A new angle stable nailing concept for the treatment of distal tibia fractures
- 542 Downloads
Surgical treatment of distal tibial fractures demands a stable fracture fixation while minimizing the irritation to the soft tissues by approach and implant. Biomechanical studies have demonstrated superior performance for angular-stable locked nails over standard locked nails in distal tibial fractures. The experimental Retrograde Tibial Nail (RTN) is a minimally invasive local intramedullary osteosynthesis, which has been under design by our group. We conducted a biomechanical comparison in composite tibiae of the Retrograde Tibial Nail against the Expert Tibial Nail (Synthes®). Our hypothesis was that the RTN would provide equivalent biomechanical stability with respect to extra-axial compression, torsion and load to failure testing, in an extra-articular distal tibia fracture model.
Biomechanical composite bone testing was conducted in 14 biomechanical composite tibiae in an AO 43 A3 fracture model. In both groups, triple angle stable interlocking was performed in the distal fragment.
Results show a statistically non-significant higher stability of the ETN during the axial loading tests. Torsional stability testing resulted in a statistically superior performance for the RTN (p = 0.018).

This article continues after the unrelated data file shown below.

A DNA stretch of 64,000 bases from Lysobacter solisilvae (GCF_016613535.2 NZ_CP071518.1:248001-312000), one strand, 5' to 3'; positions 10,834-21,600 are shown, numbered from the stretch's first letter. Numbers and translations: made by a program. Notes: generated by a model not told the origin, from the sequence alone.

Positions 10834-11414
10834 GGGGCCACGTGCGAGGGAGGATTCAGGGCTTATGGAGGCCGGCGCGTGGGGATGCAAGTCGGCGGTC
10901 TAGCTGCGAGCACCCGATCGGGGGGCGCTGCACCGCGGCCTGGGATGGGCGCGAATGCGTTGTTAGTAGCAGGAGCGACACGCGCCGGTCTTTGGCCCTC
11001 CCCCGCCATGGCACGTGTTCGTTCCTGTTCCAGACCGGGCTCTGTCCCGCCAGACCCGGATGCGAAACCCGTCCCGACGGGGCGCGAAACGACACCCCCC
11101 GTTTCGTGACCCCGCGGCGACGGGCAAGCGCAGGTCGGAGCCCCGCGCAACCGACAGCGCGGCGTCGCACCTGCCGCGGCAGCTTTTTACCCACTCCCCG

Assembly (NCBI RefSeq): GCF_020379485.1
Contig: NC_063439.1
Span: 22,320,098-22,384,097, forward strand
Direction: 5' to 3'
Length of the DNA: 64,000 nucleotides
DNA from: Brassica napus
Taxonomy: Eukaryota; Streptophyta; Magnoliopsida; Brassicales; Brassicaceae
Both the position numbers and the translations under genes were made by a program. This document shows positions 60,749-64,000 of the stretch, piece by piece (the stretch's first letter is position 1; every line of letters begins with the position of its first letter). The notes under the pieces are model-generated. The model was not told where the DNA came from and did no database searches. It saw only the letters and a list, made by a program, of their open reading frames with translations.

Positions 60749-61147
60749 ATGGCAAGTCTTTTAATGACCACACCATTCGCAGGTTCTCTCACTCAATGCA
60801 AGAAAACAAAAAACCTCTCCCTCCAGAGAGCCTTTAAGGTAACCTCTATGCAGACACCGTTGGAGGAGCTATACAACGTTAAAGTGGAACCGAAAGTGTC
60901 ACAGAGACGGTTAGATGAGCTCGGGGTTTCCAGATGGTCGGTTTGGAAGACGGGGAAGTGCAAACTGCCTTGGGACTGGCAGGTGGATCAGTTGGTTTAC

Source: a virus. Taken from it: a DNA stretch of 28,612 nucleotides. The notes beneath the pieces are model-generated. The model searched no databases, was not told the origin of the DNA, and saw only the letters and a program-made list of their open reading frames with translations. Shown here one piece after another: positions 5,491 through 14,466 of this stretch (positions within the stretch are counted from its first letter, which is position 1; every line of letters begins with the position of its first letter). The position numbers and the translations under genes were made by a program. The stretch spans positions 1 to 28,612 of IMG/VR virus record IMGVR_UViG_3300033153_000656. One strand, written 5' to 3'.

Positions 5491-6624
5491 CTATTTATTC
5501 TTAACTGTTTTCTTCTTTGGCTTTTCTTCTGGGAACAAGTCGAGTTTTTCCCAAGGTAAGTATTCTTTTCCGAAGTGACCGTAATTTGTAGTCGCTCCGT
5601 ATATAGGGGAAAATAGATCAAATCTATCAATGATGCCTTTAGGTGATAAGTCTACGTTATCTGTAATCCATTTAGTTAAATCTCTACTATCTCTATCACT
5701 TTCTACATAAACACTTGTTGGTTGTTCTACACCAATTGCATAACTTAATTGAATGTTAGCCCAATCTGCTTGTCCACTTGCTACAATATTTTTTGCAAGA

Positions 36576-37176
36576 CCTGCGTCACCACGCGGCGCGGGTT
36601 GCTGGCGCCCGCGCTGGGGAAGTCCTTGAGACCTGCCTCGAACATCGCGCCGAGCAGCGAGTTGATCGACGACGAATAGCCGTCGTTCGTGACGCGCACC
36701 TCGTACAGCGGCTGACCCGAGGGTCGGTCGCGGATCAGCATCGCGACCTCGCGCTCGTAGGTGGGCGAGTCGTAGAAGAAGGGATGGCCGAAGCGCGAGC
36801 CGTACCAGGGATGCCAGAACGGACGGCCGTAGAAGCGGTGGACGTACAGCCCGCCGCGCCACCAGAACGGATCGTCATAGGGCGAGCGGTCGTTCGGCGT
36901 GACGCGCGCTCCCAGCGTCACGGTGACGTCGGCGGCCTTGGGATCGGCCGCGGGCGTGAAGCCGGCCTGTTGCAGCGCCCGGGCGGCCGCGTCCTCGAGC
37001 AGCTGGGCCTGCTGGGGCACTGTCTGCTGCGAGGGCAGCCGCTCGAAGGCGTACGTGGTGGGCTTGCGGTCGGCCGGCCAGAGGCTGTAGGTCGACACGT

Destructive extra-axial compression resulted in failure of six ETN constructs, while all RTN specimens survived the maximal load.
The experimental Retrograde Tibial Nail provides the key features for the treatment of distal tibial fractures. It combines a minimally invasive local intramedullary osteosynthesis with the ability to securely fix the fracture by multiple angle stable locking options.
KeywordsDistal tibia Metaphyseal fractures Intramedullary nailing Retrograde nailing Angle Stable Locking System
Conflict of interest
The authors declare that they have no conflict of interest.
- 6.Gueorguiev B, Wahnert D, Albrecht D, Ockert B, Windolf M, Schwieger K (2010) Effect on dynamic mechanical stability and interfragmentary movement of angle-stable locking of intramedullary nails in unstable distal tibia fractures: a biomechanical study. J Trauma 70(2):358–365. doi: 10.1097/TA.0b013e3181dbaaaf CrossRefGoogle Scholar
- 10.Gueorguiev B, Ockert B, Schwieger K, Wahnert D, Lawson-Smith M, Windolf M, Stoffel K (2011) Angular stability potentially permits fewer locking screws compared with conventional locking in intramedullary nailed distal tibia fractures: a biomechanical study. J Orthop Trauma 25(6):340–346. doi: 10.1097/BOT.0b013e3182163345 PubMedCrossRefGoogle Scholar
- 11.Kaspar K, Schell H, Seebeck P, Thompson MS, Schutz M, Haas NP, Duda GN (2005) Angle stable locking reduces interfragmentary movements and promotes healing after unreamed nailing. Study of a displaced osteotomy model in sheep tibiae. J Bone Joint Surg Am 87(9):2028–2037. doi: 10.2106/JBJS.D.02268 PubMedCrossRefGoogle Scholar
- 13.Hansen M, Mehler D, Hessmann MH, Blum J, Rommens PM (2007) Intramedullary stabilization of extraarticular proximal tibial fractures: a biomechanical comparison of intramedullary and extramedullary implants including a new proximal tibia nail (PTN). J Orthop Trauma 21(10):701–709PubMedCrossRefGoogle Scholar